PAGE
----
Joeblade

What kind of a game is L.A. Noire?

I wrote recently about how infrequently I replay videogames, and how small the selection of games that get replayed even is. This summer, L.A. Noire became a strong candidate for inclusion. It’s only my second playthrough but it turns out to be a great summer game: it’s sunny most of the time, there’s a big, beautifully-modelled city to drive aimlessly around in, the game is episodic so it’s easy to slip in a go between, I don’t know, barbecues and extreme frisbee or whatever the fuck people do during the summer, there’s a compelling story, great performances, fantastic soundtrack, a selection of outfits and it’s almost completely without challenge. It’s my kind of game, but what kind of game is it?

L.A. Noire has many typically-gamey trappings, but I can never shake the feeling that they’re there only to trick the hardcore gamer into thinking they’re playing a game, a real game with 40+ hours of ‘content’: get all the DLC, visit all the landmarks, find all the police badges, unlock all the cars, get all the Achievements. All of this is about as meaningful as it is in any other game, but L.A. Noire doesn’t have much else to balance this out; the game’s action moments are simplistic and cursory, driving sequences can usually be skipped and fighting may as well be a quicktime event.

Furthermore, the game itself is tremendously forgiving. Fail an action sequence three times and you’ll be permitted to skip it. You can’t fail to solve a case, but you can work them badly enough that they end with your superior chewing you out. Seeing the end of the game, then, is not a question of if, but when. What’s the incentive for doing well? You can drag your heels through the entire game, coming out of every case with the bare minimum of points but if you have the time and the will, you’ll complete the game and see the same ending as everybody else.

God, doesn’t it sound dreadful? Yet, here I am playing it a second time through and enjoying it just as much as the first time, because while it was received and marketed as Grand Theft Auto set during ’40s L.A., this isn’t a game in which you must kill 400 people and mug a gaggle of prostitutes in order to proceed: the goal of L.A. Noire is to construct a convincing narrative. L.A. Noire is an author simulator.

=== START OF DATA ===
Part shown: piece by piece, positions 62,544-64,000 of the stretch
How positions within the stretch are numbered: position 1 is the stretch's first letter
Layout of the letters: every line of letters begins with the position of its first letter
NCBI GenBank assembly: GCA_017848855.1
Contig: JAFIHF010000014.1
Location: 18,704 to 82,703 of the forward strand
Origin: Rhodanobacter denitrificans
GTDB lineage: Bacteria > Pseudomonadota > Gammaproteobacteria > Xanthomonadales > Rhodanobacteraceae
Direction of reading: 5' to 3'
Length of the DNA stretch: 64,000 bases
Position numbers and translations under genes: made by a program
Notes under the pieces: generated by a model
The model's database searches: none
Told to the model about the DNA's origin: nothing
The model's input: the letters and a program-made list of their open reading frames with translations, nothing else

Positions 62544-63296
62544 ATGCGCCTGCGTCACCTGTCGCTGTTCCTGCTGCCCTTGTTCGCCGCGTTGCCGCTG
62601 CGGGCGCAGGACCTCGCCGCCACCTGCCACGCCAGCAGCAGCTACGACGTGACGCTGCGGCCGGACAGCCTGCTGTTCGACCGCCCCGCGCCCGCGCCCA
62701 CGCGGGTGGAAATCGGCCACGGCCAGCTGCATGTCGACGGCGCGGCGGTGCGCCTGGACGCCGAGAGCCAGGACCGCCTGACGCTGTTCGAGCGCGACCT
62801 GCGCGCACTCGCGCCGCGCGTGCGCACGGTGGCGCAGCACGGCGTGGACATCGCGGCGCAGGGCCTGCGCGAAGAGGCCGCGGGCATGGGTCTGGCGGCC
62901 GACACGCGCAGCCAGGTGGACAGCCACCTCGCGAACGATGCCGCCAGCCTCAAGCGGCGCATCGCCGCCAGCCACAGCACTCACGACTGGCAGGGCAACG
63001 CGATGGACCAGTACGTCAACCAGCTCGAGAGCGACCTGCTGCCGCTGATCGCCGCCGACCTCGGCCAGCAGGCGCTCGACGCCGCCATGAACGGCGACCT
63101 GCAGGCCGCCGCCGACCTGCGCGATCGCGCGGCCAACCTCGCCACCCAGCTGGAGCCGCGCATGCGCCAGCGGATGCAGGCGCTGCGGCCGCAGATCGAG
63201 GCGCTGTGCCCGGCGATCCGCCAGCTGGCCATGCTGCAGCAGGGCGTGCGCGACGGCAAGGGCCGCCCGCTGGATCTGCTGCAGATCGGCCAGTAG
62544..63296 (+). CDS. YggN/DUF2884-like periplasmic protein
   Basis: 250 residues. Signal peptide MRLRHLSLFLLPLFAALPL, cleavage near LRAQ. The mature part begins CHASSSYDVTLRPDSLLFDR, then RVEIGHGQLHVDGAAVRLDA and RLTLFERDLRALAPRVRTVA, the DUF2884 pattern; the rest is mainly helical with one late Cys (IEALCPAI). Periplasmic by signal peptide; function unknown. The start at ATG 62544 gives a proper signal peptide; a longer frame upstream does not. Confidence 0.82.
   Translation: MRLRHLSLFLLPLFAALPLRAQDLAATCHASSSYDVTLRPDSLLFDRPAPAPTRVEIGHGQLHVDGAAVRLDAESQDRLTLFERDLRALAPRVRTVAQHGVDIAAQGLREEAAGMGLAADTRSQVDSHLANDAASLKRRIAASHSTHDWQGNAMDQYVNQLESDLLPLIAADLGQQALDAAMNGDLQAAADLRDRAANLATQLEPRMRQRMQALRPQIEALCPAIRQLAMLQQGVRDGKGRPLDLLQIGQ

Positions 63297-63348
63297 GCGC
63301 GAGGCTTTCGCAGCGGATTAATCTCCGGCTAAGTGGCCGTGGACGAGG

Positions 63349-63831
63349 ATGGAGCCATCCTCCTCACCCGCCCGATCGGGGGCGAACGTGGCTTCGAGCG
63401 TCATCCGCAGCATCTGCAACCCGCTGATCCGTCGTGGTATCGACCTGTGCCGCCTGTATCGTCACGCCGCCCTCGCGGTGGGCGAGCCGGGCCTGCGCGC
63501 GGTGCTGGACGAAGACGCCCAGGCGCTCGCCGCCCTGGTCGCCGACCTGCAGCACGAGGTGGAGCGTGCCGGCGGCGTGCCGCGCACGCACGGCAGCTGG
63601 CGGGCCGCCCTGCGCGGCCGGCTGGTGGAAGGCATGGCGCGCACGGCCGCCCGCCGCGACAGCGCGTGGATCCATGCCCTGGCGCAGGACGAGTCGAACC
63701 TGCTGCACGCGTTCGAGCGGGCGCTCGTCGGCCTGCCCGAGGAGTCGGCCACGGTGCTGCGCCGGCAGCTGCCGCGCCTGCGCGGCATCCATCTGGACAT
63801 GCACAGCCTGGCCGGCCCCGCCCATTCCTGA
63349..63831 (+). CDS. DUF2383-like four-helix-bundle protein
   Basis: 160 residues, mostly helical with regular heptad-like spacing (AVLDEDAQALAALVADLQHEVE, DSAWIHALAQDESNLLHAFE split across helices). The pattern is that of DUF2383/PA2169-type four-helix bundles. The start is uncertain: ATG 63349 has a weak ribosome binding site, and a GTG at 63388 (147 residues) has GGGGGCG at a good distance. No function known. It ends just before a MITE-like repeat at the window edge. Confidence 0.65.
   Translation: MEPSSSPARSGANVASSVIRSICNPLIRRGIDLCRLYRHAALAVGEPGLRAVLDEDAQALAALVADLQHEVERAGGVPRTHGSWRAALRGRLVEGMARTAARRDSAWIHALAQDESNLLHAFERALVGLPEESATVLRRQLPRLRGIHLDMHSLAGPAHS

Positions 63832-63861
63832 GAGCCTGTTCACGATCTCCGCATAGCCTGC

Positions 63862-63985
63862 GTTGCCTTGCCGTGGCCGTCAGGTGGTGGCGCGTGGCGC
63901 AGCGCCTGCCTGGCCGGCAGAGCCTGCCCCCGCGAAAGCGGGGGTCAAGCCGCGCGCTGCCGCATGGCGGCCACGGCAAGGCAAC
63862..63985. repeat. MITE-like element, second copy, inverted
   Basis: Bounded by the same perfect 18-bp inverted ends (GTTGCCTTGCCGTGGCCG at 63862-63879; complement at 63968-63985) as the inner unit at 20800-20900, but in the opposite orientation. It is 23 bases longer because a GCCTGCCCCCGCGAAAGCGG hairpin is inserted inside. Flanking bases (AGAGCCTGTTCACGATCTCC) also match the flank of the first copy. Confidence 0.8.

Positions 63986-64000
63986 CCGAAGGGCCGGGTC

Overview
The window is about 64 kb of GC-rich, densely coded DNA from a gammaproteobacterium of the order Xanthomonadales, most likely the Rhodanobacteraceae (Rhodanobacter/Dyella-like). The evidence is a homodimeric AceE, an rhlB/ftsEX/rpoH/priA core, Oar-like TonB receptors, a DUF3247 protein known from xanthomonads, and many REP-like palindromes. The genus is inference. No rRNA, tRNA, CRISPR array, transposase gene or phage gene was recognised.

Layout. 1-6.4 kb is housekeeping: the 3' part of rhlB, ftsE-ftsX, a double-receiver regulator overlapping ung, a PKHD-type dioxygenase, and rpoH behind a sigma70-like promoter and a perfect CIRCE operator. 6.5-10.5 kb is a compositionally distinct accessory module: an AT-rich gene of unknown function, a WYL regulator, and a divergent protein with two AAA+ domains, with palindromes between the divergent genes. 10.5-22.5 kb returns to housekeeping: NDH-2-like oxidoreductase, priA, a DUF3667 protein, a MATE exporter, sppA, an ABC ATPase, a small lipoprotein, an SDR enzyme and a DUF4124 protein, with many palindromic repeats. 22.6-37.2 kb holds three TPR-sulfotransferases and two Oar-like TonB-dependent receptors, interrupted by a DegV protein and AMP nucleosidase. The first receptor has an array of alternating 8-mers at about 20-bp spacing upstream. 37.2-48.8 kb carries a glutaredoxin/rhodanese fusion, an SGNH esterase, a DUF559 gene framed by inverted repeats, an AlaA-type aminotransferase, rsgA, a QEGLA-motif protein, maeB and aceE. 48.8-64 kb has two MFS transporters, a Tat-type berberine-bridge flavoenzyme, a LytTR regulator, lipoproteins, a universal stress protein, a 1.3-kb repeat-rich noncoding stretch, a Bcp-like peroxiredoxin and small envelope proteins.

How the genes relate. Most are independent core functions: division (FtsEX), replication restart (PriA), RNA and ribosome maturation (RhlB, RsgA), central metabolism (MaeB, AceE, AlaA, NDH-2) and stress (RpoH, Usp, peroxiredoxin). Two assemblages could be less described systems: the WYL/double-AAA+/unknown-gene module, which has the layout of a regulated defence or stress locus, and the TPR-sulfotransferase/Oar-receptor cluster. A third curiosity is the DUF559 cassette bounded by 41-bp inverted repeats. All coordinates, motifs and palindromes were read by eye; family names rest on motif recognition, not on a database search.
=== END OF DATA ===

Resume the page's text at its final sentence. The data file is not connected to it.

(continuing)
The city on the verge of greatness

Big, story-driven games have often struggled when it comes to narrative coherency, where you have cinematics showing the protagonist’s desperate desire for a life of peace alongside missions demanding you gun down dozens of people, alongside the player themselves muddying the waters by, say, deciding to steal a fire engine in between missions.

It’s less of an issue in L.A. Noire because the player has so much less agency. You only draw your gun when the game decides it’s time. You can try to run down pedestrians but they’ll usually hurl themselves aside at the last second. You can steal a fire engine and arrive at the next case with your vehicle festooned with broken lampposts but the next scene will see your squad car miraculously awaiting your next move. Try as you might, you’re playing the narrative the game gives you. Try to go off on a tangent and the game quietly pulls you back in the opposite direction.

Given this narrative to play through, the only question for the player is how well they play it; playing the game as a failure isn’t that satisfying or fun, and completing your cases well makes for a better story: instead of a story in which Phelps fumbles case after case but somehow uncovers a city-wide conspiracy and is constantly promoted, you play a story in which Phelps is a hot-shot case man that makes him a threat to the establishment — more L.A. Confidential than L.A. Story.

Played as a standard AAA blockbuster game, L.A. Noire can be an empty experience. Played as an interactive novel, it’s a different story.

By Paul Haine, in